[25] The long period of the signals is consistent with the high source energy and large blast cavity. With a mean dominant period of 39.9 s, the calculated explosive energy is 460 kt with 1 order of magnitude uncertainty. This event is the most energetic one ever detected by the global IMS infrasound network. Based on the expected flux rate of small near-Earth objects colliding with the Earth [Toon et al., 1997; Chyba et al., 1998; Brown et al., 2002b], rocks with the size of the Russian fireball are expected to occur about once every 50–100 years. This event offers a rare opportunity to provide insight into the threshold levels at which ground damage may be caused by airbursts.

[26] Together with recent advances in modeling the atmosphere [e.g., Drob et al., 2013], future works using numerical methods with fully resolved, time- and range-dependent wave propagation techniques, beyond the scope of this study, would provide more detailed explanations of the characteristics of the received signals [Millet et al., 2007; Norris et al., 2010]. In particular, the used frequency-dependent attenuation relations in a realistic atmosphere could provide additional constraints on the source yield estimate [Le Pichon et al., 2012].

[27] In general, this event opens up avenues for evaluating station sites, because it was not measured at all IMS infrasound arrays, although at some stations, signals circulating twice round the globe were recorded. Moreover, combining updated broadband detection algorithms and range-dependent propagation modeling in a realistic atmosphere will improve knowledge of the physical mechanisms involved in near-Earth object interaction with the atmosphere and document possible local atmospheric perturbations.

[28] Finally, continuing such studies will provide a benchmark for future studies on exploding fireballs. These observations are especially useful when events occur during the daytime and records from other observing instruments, such as Earth-based telescopes and all-sky cameras, cannot be made reliably or when an event is located over a remote area such as the vast open oceans where no surface-based recording instruments are available. In addition, it is expected that more detailed analyses of such large events will result in the development of techniques to discriminate between exploding fireballs and atmospheric nuclear explosions and would help to advance the development of monitoring procedures to identify potentially dangerous exploding near-Earth objects.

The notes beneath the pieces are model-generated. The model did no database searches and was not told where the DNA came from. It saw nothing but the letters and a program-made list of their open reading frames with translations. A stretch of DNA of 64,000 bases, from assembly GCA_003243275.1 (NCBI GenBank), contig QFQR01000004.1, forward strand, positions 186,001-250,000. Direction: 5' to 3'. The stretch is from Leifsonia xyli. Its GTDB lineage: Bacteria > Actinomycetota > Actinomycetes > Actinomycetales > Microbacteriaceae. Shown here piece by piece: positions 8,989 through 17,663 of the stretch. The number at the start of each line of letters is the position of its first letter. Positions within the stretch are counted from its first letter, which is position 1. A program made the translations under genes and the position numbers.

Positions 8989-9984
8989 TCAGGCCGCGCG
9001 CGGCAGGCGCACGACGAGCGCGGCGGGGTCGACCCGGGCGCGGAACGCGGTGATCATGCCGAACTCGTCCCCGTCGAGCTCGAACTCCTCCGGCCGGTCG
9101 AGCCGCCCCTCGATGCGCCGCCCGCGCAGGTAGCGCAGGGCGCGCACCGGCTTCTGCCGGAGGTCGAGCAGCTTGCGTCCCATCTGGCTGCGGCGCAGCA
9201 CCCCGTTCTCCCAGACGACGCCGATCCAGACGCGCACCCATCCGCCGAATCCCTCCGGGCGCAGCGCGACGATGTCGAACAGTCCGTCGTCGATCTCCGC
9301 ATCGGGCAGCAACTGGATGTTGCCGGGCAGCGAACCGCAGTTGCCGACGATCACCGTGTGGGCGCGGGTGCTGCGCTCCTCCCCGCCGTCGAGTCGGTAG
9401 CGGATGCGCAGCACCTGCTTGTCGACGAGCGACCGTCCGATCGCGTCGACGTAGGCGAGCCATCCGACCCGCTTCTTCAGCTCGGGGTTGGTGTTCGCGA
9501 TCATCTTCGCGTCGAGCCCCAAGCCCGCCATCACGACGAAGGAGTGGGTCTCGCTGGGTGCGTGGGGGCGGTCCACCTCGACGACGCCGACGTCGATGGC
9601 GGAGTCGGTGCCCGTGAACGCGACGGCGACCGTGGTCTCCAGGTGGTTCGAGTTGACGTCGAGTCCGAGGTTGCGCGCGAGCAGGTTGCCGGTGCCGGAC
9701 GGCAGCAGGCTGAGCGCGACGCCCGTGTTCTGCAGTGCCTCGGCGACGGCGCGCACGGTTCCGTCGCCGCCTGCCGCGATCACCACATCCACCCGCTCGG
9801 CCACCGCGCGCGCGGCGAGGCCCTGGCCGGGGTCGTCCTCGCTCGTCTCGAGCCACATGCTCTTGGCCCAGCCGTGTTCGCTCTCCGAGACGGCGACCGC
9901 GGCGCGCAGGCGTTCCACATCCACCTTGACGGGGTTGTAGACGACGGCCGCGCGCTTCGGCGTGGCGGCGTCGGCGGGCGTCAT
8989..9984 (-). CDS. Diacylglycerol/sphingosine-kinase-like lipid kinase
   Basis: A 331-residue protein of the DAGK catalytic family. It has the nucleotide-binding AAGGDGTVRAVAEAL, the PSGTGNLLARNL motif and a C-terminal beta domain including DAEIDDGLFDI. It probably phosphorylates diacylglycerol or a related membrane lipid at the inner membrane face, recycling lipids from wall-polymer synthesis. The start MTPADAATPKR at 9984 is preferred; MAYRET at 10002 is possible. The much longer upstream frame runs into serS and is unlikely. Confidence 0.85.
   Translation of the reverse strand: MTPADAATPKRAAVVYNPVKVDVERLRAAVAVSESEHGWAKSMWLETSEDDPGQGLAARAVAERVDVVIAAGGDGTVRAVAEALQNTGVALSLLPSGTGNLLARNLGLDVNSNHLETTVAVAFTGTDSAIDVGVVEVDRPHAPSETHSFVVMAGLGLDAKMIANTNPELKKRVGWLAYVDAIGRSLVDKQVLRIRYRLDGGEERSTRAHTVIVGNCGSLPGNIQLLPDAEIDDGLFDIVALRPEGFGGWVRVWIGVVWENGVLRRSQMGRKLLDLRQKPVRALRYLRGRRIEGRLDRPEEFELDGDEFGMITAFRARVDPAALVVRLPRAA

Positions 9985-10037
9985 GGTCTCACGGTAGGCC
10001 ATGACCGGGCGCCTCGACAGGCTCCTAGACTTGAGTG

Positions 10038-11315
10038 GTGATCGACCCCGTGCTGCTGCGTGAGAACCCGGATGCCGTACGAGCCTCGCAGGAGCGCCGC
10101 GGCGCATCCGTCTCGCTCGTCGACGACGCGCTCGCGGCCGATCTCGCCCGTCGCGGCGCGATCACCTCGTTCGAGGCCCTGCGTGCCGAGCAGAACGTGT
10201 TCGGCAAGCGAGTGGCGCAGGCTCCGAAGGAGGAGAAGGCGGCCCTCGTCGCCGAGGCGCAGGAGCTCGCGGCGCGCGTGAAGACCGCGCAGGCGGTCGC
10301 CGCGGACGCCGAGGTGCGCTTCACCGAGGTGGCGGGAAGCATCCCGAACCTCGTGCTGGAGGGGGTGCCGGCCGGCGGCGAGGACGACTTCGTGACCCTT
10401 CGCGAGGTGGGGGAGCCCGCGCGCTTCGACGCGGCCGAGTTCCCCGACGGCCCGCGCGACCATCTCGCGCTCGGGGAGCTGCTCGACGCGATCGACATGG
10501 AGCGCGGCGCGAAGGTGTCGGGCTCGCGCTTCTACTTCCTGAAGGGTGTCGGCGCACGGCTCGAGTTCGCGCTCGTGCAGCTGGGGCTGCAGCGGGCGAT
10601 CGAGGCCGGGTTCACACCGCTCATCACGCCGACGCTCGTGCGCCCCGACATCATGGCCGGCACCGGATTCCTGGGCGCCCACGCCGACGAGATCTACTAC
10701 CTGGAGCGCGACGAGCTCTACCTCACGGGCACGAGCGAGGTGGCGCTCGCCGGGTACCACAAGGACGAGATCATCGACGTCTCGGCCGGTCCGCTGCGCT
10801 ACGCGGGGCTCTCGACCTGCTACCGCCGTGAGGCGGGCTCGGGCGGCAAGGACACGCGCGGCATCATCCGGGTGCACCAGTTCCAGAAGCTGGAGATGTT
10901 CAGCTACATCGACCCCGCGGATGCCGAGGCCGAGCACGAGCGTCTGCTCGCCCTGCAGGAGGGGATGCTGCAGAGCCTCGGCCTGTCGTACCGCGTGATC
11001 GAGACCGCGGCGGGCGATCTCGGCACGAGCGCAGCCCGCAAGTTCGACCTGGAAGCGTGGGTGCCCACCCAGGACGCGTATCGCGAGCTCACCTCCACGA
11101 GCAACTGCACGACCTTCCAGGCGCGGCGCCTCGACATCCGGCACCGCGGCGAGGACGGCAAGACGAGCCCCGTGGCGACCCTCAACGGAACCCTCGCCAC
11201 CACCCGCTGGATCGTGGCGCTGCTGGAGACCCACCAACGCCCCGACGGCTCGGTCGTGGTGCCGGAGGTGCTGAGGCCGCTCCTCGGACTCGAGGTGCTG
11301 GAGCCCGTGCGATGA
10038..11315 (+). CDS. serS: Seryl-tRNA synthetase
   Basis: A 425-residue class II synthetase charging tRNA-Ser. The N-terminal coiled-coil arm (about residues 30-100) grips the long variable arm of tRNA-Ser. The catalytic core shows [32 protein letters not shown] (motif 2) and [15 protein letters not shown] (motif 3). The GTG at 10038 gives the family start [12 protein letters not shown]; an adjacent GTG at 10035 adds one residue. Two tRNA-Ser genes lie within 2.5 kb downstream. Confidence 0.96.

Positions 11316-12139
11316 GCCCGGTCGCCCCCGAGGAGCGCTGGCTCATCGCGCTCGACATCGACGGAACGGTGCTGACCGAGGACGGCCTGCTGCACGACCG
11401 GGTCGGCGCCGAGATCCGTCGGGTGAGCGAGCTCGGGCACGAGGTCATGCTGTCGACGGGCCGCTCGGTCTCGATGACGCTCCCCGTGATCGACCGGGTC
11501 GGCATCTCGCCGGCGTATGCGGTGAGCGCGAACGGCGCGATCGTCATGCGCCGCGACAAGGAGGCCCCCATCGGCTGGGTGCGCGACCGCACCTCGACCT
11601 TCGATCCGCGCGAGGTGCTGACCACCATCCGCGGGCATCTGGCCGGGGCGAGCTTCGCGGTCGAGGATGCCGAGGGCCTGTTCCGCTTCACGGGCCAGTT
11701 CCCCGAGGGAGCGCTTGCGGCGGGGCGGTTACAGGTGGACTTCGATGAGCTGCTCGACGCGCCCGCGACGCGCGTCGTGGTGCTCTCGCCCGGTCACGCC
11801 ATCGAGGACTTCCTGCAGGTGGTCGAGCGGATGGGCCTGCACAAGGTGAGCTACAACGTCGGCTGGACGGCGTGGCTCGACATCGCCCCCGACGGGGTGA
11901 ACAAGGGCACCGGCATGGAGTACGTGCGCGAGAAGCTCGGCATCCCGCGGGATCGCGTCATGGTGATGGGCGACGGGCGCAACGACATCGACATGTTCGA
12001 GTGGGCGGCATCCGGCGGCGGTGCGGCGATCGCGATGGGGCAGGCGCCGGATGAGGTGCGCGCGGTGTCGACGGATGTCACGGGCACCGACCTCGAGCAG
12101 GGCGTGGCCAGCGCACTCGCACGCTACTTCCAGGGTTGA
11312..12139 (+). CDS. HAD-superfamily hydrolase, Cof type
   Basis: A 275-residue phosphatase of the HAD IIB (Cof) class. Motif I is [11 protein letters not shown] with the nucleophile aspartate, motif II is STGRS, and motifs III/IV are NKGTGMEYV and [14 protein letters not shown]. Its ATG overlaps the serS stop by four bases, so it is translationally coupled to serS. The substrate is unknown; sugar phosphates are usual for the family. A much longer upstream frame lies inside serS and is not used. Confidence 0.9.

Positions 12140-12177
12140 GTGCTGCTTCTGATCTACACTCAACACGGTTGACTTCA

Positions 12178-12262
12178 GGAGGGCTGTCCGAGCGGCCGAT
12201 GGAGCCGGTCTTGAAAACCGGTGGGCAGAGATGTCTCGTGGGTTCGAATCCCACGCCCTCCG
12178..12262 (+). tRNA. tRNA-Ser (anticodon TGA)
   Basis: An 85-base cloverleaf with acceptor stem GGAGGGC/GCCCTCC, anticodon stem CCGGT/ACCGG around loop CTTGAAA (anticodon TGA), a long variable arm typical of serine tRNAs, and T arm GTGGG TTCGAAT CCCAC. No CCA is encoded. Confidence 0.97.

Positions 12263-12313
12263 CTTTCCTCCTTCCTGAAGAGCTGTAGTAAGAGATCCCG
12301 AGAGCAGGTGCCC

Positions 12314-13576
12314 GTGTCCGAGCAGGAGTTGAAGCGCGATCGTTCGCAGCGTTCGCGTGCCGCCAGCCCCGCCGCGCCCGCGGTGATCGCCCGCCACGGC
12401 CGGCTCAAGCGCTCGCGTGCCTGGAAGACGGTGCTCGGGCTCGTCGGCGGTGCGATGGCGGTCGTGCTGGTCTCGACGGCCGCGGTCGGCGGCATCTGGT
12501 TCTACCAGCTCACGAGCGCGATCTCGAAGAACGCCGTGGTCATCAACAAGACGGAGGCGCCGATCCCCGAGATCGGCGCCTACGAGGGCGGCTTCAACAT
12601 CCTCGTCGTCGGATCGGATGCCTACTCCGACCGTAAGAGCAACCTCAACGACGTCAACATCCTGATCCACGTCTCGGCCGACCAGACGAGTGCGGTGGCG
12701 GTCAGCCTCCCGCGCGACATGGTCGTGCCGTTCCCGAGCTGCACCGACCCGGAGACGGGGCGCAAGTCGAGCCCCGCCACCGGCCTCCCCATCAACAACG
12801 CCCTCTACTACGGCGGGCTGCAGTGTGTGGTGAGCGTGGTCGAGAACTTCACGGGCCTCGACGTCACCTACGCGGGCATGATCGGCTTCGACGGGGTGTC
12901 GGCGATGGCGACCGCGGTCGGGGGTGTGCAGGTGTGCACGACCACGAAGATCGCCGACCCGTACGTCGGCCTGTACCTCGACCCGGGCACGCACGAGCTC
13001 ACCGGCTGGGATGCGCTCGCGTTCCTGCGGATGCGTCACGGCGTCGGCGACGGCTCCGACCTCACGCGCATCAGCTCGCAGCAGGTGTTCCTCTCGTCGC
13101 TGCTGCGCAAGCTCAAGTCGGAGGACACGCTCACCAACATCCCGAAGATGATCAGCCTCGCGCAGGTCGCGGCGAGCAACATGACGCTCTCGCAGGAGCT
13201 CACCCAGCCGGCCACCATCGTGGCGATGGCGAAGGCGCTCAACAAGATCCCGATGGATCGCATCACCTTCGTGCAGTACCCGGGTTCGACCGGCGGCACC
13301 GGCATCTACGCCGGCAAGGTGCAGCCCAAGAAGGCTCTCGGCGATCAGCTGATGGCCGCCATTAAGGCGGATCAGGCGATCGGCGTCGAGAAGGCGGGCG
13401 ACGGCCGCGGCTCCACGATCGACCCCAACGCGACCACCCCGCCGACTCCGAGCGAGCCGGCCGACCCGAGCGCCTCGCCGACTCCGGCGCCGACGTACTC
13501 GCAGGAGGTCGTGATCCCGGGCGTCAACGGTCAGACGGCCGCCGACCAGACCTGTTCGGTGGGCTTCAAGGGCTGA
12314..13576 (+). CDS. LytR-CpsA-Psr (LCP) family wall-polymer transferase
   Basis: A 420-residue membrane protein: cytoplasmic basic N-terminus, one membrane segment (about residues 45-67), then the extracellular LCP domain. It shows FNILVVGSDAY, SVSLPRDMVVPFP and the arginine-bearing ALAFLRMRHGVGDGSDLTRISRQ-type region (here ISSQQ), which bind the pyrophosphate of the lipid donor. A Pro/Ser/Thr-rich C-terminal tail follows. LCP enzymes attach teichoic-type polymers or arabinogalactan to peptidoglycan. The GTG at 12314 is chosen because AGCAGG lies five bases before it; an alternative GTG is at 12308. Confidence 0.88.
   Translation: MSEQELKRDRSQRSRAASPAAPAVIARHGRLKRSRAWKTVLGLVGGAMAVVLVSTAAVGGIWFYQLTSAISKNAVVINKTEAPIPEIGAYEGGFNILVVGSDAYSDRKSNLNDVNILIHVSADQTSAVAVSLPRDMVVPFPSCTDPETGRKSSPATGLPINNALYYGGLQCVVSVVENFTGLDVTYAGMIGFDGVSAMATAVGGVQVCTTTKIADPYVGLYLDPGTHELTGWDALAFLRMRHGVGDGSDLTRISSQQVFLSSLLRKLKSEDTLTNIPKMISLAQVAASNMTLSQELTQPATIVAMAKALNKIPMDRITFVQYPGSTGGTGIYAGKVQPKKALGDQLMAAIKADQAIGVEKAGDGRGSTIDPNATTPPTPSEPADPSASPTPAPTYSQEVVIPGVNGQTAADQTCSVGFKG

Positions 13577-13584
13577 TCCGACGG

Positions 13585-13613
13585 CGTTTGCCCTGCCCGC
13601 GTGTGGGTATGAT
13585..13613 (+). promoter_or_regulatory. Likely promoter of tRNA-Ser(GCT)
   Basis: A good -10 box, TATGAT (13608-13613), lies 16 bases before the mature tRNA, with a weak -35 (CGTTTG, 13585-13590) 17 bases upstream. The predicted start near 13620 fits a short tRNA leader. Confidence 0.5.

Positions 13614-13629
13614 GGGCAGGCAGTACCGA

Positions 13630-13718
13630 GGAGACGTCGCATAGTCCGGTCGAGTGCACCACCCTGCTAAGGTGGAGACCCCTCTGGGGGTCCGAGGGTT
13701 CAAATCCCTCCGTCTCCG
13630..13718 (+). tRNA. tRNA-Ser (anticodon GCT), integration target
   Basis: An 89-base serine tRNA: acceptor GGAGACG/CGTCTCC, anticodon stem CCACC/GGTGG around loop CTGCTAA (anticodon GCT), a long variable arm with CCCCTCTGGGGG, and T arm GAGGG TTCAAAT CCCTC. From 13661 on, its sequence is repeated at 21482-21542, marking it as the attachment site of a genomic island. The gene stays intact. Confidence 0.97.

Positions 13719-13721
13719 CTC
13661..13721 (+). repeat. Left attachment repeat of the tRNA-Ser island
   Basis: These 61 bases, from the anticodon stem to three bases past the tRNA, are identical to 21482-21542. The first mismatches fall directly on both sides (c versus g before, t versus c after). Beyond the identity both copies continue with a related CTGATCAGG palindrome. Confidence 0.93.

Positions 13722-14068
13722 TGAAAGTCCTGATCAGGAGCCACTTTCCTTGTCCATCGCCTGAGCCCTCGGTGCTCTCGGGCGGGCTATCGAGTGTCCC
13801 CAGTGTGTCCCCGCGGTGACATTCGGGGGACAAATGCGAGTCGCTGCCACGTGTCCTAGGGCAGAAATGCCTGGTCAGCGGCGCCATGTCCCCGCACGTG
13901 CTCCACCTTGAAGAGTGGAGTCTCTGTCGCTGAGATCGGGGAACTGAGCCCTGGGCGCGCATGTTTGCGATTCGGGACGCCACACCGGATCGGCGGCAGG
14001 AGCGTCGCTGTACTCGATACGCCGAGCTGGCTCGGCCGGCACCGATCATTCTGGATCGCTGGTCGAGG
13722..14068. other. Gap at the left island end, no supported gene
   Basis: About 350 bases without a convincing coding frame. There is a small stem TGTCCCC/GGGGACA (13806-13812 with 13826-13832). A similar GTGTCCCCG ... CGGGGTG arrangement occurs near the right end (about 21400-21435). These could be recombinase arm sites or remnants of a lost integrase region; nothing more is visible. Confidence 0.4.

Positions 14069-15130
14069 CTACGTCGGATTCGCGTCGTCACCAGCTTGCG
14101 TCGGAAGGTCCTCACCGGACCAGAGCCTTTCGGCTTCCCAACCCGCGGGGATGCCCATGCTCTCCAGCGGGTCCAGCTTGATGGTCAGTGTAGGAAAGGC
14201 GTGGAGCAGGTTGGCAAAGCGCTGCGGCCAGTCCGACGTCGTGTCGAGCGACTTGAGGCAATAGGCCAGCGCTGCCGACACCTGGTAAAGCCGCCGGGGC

[29] We are grateful to P. G. Brown (Department of Physics and Astronomy, University of Western Ontario, Canada) and W. N. Edwards (Canadian Hazard Information Service, Natural Resources Canada, Ontario, Canada) for helpful discussions. We wish to thank M. Hoffmann and T. Grasse for bringing our attention to recordings in Antarctica at station IS27; they were the first in finding signals propagated along the short and long great circle arcs. Many thanks also to Y. Cansi and J. Vergoz for the time they spent helping us in the data analysis during the completion of this work. This work was partly performed during the course of the ARISE collaborative project of the Seventh Framework Programme, funded by the European Union (

[30] The Editor thanks Michael Hedlin and an anonymous reviewer for their assistance in evaluating this paper.